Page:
Tighten Up: The Story of Trojan Records – Part 2: Going Mainstream

Lee Scratch Perry - The UpsettersThis is the second and final part of Tighten Up: The Story of Trojan Records, a BBC documentary narrated by Don Letts recalling the story of the influential record label that brought Jamaican music to the UK, and to the world.
Part 1: A Tale of Two Islands

In the early 70s Trojan Records had became a huge independent label. To make reggae more accessible to the British audience, they would soften original Jamaican mixes by adding strings, turning them into hits. To further popularise reggae they released inexpensive compilations packed with successful singles: the now cult Tigthen Up series. Progressively, Jamaican music started to be recorded and produced in the UK. Reggae was finally getting mainstream recognition.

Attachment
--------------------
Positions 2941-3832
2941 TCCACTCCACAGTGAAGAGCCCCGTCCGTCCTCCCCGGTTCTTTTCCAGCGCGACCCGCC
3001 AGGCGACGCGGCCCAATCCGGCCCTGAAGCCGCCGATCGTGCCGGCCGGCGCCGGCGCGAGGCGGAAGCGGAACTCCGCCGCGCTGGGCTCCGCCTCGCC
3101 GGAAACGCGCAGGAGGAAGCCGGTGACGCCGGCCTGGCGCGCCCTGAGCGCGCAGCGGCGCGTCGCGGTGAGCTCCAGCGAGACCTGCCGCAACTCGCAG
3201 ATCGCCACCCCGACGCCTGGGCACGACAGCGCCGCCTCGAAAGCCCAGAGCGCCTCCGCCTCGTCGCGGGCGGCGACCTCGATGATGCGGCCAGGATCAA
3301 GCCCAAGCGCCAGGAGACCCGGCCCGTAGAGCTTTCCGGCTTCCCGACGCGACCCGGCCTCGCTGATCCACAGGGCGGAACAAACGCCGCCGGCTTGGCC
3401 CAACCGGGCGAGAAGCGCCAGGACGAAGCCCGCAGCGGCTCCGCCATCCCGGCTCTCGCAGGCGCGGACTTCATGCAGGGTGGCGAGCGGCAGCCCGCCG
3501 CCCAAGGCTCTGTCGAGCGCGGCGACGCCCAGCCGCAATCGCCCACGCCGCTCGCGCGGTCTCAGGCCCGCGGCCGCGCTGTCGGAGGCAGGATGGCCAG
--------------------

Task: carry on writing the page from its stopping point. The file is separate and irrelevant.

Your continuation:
Success didn’t last though. Rival labels were gaining more and more interest from the black communities with their rawer sound, the skinhead culture was dying out and Trojan was missing out on important evolutions in reggae, such as the adoption of Rastafarian culture. In 1975 it went bankrupt.

But all wasn’t forgotten. The Trojan sound was later revived first by the punks who identified with the street culture and socially conscious lyrics, and then by the Two Tone movement with the skinhead revival.

Listen here:

Tighten Up: The Story of Trojan Records – Part 2: Going Mainstream

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